Colombia searches for bodies of ‘disappeared’ youths
Begins digging up urban landfill looking for mass grave
The last contact Margarita Restrepo had with her daughter was a hurried phone call on Oct. 25, 2002. The school day was over and 17-year-old Carol Vanesa was going to meet friends at a metro stop near the sprawling Comuna 13 hillside slum.
Restrepo and her children had fled the violent Medellin neighbourhood a few days earlier, right before it was taken over by thousands of Colombian soldiers trying to ferret out leftist rebels. She begged the girl not to risk returning there, but the teen went anyway. Neither she nor her two friends have been seen again and, to this day, nobody knows who is responsible for their disappearance.
Thirteen years later, Restrepo and dozens of others who have missing loved ones are closer than ever to closure thanks to a project to remove 31,000 cubic yards (24,000 cubic meters) of rubble from La Escombrera, a debris landfill on Medellin’s outskirts where the remains of as many as 300 people are believed to have been dumped during one of the darkest chapters of Colombia’s long-running civil conflict.
At a ceremony Monday to re- member the missing and kick off the search effort, officials joined more than 100 women who dressed in white and carried black, plastic silhouettes to represent their loved ones. After years of silence on the part of the government and much of society, supporters of the families welcomed the start of the work.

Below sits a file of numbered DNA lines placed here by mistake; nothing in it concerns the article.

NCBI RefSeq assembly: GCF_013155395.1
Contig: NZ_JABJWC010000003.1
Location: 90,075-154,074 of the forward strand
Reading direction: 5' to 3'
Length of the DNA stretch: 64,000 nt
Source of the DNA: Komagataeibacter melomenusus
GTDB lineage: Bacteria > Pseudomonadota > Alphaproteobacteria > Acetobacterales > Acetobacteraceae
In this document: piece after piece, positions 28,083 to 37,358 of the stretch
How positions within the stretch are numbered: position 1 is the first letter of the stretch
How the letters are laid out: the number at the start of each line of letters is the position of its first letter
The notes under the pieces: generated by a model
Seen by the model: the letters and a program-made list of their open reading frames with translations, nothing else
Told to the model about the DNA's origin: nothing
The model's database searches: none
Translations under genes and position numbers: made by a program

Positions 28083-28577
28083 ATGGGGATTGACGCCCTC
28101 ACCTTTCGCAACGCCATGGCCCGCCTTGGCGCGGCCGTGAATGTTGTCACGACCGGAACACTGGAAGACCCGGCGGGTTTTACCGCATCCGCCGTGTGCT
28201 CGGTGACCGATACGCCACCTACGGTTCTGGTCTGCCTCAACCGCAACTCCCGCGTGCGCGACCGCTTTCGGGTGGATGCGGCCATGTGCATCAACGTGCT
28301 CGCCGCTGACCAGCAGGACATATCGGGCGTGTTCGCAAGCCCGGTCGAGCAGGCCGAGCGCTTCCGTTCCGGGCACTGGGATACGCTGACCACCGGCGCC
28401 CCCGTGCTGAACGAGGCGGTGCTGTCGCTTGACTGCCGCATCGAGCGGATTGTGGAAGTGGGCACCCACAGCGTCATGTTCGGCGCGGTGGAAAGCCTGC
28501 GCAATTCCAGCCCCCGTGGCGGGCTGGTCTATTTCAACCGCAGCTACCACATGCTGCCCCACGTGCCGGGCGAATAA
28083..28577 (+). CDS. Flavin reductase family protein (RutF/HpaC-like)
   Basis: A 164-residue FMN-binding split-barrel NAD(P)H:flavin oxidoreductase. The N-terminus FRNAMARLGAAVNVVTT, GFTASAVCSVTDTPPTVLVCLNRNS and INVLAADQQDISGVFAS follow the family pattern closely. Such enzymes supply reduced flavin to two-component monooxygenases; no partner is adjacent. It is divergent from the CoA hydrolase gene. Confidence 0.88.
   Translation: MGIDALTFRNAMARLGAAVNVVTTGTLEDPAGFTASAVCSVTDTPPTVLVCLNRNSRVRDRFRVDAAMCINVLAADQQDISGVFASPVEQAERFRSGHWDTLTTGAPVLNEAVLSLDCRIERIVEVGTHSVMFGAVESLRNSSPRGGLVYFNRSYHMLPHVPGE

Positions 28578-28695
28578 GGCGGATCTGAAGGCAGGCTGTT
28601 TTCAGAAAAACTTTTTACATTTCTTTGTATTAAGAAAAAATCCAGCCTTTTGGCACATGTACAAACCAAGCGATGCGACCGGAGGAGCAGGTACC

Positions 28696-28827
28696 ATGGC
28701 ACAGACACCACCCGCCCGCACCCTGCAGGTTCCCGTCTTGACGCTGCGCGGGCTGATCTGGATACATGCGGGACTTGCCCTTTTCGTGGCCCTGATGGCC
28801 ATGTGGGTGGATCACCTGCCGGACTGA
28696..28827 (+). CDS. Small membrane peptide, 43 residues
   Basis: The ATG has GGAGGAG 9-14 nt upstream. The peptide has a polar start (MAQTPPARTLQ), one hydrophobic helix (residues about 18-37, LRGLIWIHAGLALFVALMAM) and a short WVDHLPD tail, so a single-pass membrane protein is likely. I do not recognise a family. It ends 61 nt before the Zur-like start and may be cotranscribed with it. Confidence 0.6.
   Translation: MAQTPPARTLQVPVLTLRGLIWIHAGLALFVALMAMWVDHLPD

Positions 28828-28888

“This is the site of one of the most atrocious episodes that weigh down our history and is a stain on our national identity before the entire world,” Javier Giraldo, a Roman Catholic priest and human rights activist, said following a Mass to honour the victims.
Human rights activists say La Escombrera could prove to be the largest mass grave ever found in Colombia and the dig represents a glimmer of hope that justice will be realized. But the search will be complicated. Despite more than a decade-long clamour by victims’ families that the landfill be closed and excavated, giant trucks have continued to dump construction waste daily.
“If that light doesn’t shine for me, I hope it does for one of my companions,” Restrepo said.
Relatives and families of missing people arrive a ceremony to remember the missing and kick off a search effort in La Escombrera, on the outskirts of Medellin, Colombia, Monday. La Escombrera is a landfill where the remains of as many as 300 people are believed to have been dumped.